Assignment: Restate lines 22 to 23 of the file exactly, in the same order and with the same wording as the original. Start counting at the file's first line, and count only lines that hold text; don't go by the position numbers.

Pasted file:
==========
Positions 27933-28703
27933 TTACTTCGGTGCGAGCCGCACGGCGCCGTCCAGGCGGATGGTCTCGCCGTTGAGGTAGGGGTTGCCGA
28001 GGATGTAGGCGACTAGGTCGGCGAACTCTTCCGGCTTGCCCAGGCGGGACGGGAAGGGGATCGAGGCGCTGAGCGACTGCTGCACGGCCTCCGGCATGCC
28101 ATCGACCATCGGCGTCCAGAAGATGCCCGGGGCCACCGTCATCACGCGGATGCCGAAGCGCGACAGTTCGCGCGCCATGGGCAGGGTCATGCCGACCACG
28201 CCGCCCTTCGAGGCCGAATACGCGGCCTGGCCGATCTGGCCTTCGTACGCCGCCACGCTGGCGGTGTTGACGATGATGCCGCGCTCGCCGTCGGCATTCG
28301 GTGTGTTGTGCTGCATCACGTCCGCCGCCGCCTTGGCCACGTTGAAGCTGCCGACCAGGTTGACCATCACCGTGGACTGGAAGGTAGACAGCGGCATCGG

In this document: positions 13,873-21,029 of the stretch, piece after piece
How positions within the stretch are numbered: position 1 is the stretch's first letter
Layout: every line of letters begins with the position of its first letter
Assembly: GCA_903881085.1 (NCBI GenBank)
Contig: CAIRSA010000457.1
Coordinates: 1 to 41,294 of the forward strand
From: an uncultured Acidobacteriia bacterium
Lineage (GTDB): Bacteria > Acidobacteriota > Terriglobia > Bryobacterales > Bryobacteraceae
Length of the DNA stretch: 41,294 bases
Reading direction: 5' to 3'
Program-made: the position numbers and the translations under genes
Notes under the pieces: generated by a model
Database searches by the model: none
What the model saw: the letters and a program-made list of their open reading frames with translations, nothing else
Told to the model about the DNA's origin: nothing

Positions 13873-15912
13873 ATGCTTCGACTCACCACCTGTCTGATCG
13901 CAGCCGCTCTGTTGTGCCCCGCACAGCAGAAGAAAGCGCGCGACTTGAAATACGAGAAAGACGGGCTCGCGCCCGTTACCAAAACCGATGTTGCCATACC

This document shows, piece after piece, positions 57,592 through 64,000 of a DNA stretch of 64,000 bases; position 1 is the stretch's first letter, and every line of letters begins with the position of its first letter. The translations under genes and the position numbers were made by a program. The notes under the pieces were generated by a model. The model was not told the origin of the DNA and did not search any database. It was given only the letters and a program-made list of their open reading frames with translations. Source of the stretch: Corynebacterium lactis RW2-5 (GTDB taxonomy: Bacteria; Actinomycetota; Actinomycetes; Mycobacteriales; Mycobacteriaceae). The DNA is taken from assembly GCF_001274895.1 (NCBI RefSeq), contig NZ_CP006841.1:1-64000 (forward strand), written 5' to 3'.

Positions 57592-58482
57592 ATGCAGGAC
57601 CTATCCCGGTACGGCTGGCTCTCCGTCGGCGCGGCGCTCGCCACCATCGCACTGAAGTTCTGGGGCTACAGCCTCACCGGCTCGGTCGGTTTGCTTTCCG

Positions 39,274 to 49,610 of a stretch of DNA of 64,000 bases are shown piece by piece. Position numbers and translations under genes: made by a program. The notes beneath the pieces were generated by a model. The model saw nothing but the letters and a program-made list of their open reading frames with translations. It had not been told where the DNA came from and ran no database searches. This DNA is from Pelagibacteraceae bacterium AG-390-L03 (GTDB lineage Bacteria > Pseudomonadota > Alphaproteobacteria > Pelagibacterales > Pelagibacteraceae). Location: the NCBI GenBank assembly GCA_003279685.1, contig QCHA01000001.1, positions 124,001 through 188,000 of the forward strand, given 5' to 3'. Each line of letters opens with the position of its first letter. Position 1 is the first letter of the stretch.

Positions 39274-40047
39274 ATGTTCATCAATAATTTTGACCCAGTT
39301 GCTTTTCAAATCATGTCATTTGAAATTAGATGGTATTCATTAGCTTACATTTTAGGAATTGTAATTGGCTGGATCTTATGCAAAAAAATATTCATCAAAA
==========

Positions 13873-15912
13873 ATGCTTCGACTCACCACCTGTCTGATCG